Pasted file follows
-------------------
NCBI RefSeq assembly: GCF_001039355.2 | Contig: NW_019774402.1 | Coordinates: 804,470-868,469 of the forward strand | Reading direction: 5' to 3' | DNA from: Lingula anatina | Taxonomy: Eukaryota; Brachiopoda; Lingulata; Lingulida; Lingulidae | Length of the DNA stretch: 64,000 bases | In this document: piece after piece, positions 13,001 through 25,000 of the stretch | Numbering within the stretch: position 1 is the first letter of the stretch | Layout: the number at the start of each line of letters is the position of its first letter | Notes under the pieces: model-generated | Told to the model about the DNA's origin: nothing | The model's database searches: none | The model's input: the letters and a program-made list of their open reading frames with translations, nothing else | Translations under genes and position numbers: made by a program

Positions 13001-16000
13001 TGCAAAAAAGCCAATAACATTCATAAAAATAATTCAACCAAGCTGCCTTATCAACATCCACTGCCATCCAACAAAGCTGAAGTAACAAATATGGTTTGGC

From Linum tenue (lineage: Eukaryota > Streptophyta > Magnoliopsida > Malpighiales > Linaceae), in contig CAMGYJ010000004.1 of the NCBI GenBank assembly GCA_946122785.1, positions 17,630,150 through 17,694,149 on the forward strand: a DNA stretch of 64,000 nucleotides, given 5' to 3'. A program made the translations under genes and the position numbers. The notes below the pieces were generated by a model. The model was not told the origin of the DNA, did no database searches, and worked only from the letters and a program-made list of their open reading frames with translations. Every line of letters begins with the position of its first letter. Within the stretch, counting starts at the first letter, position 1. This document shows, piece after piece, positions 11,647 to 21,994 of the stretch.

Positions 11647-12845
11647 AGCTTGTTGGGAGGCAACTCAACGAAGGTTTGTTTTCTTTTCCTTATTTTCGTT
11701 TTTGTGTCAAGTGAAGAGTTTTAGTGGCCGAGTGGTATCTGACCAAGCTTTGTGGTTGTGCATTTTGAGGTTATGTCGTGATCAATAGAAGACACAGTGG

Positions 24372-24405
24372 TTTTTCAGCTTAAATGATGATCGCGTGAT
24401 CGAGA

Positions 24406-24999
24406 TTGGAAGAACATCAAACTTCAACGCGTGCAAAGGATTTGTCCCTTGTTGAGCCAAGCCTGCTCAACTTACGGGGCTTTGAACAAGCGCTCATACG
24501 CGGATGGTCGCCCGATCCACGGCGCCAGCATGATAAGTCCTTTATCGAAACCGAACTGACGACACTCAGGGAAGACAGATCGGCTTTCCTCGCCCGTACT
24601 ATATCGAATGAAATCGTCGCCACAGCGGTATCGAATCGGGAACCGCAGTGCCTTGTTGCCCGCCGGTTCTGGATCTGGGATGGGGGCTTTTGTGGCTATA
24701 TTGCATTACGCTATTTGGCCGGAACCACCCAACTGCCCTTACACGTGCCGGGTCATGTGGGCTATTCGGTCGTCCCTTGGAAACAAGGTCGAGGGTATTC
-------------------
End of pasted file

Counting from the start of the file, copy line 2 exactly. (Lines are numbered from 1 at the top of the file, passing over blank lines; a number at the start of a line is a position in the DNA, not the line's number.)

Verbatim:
Positions 13001-16000